I found the soundstage to be a bit dull and unimpressive in the soft and gentle first half of Jaago by Lifafa, but a lot more involving and enjoyable in the more aggressive second half. Individual instrumental elements felt alive and kicking, backed up nicely by the punchy bass and quick percussion.
I had the same feeling while listening to the soft and slow-progressing Truth by Kamasi Washington; the Jabra Elite 3 is at its best with speed and attack, and doesn't quite provide as engaging and lively a listening experience with slower and more careful tracks, even if there's enough detail to be heard.
Although there's no active noise cancellation, there is a hear-through mode on the Jabra Elite 3, which I found useful given that the passive noise isolation was so effective. It works as expected, but I found the sound a bit awkward. I usually preferred to just take the earphones off to be able to properly hear my surroundings at home, but it definitely came in handy outdoors, allowing me to have some awareness of traffic and my surroundings even with music playing.
Call quality on the Jabra Elite 3 isn't particularly impressive. Although there are two microphones on each earpiece and performance is decent enough, there isn't any environmental noise cancellation to reduce background noise. I found the headset adequate for calls in quiet indoor environments, but not quite as good as similarly priced options such as the Nothing Ear 1.
Jabra is known for its premium true wireless headsets, but the Elite 3 proves that the company is capable of making more affordable options as well. Priced at Rs. 5,999 in India, the Jabra Elite 3 is tailored around Android smartphones, and works with them well. Sound quality is very good thanks to support for the Qualcomm aptX Bluetooth codec and good tuning. That plus the excellent passive noise isolating design and battery life make this a capable headset for the price.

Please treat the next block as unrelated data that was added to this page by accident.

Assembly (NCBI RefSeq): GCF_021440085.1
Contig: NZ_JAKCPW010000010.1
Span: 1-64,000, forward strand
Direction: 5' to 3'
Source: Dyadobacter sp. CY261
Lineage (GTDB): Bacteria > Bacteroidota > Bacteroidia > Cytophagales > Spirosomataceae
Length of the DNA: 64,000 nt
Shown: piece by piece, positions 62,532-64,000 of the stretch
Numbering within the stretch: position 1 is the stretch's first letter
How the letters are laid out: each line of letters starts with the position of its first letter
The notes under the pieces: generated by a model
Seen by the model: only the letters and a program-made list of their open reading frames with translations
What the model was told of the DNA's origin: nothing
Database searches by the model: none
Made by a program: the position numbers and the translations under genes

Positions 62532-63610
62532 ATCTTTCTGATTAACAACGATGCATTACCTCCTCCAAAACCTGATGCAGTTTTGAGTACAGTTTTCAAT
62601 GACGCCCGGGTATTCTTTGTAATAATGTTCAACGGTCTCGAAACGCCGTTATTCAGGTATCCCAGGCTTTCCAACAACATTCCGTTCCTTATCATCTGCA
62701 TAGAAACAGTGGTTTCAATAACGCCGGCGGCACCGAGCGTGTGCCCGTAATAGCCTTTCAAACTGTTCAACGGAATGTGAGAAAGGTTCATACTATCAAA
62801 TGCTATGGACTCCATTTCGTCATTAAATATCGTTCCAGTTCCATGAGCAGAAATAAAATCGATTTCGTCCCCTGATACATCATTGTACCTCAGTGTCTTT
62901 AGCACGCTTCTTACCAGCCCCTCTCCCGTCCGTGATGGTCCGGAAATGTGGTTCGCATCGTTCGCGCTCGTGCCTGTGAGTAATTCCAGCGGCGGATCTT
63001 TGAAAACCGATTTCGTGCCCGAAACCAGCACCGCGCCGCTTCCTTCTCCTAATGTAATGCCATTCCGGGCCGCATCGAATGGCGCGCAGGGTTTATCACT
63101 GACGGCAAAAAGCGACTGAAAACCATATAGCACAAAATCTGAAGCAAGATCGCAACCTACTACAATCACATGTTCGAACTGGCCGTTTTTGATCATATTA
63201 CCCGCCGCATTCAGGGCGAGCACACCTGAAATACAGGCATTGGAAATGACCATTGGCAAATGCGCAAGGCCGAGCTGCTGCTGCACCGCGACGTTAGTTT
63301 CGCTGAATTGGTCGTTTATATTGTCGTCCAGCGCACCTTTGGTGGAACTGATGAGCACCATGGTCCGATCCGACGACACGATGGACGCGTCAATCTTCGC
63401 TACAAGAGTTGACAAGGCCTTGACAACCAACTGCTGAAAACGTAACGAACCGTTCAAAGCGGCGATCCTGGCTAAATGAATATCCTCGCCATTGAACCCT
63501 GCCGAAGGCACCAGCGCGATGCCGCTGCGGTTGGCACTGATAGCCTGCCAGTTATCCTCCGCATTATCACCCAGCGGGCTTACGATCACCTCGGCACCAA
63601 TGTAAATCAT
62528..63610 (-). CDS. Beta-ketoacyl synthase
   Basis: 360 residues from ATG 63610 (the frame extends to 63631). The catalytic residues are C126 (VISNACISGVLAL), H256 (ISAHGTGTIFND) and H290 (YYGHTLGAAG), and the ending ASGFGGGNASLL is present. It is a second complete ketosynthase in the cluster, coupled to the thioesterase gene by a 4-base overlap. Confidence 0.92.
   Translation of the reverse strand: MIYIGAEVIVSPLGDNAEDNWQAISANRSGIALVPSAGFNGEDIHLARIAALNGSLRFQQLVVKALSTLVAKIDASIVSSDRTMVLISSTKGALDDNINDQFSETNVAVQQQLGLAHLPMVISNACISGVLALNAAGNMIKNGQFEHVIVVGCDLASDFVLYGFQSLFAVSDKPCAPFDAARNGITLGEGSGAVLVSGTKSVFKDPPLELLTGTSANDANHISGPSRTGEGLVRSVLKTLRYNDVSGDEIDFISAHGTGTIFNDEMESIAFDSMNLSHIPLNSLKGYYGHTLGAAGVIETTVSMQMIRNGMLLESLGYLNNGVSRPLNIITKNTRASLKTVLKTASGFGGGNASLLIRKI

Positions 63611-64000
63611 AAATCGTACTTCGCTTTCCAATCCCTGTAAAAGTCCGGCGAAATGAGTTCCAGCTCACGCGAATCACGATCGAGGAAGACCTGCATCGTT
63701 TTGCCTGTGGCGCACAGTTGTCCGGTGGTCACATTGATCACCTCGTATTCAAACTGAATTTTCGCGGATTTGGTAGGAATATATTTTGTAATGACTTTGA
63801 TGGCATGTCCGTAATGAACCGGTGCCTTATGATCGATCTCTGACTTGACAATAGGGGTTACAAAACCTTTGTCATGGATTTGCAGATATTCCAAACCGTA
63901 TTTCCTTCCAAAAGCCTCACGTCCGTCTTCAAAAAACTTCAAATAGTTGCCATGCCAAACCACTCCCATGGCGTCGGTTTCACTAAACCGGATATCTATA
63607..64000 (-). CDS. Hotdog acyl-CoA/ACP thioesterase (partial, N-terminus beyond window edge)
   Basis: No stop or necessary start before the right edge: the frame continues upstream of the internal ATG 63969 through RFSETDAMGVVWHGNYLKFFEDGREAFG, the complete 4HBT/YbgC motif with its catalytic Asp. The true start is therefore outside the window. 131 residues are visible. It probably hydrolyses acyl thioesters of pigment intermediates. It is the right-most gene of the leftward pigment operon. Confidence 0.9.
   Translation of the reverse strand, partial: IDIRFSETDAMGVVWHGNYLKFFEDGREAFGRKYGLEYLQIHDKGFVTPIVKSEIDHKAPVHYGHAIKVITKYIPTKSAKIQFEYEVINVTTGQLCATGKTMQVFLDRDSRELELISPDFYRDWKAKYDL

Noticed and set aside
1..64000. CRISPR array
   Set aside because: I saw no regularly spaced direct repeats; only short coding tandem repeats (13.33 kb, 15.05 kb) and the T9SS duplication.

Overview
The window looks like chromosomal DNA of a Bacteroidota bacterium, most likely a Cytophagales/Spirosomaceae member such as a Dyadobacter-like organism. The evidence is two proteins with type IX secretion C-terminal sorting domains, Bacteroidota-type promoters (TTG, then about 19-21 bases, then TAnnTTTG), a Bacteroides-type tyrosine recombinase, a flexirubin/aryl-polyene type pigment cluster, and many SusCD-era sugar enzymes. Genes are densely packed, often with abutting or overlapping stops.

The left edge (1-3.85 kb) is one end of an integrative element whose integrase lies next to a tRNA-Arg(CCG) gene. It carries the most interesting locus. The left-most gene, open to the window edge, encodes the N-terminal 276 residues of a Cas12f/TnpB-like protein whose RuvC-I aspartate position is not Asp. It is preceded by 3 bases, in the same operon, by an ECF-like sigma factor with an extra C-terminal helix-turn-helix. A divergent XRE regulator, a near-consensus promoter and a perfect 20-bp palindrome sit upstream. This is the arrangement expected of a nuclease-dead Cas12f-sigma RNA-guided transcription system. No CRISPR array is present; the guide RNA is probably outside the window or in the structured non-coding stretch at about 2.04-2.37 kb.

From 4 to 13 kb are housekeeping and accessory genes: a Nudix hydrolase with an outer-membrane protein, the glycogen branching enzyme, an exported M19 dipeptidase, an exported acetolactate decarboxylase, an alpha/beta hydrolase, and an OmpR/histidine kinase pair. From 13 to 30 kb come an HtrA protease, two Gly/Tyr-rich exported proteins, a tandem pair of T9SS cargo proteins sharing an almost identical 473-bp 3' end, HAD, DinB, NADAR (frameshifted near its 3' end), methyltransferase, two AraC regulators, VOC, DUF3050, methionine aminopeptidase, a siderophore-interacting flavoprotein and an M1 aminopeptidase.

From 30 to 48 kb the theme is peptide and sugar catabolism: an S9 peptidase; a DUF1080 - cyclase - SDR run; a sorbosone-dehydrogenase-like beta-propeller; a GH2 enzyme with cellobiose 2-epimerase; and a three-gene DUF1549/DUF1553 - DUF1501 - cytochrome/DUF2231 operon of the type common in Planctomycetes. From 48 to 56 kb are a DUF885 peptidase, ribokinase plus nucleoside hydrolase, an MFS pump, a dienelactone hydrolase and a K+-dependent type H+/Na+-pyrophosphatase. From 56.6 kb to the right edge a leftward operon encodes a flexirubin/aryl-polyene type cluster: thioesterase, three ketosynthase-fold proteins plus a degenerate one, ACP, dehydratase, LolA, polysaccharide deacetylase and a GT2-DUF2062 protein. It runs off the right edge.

Call quality wasn't quite as good, and the lack of support for the AAC Bluetooth codec makes this headset less suitable for use with iOS devices. Still, the Jabra Elite 3 should be on your list of options if you have a budget of around Rs. 6,000. It's a capable headset when it comes to sound quality, and features such as Spotify and Alexa integration could be very useful to some.
Many similarly priced options do feature active noise cancellation, so it might be worth looking at competition such as the Nothing Ear 1. You could also consider the more affordable Redmi Earbuds 3 Pro which offers a similar set of specifications and features, but the Jabra Elite 3 sounds better than the Redmi headset.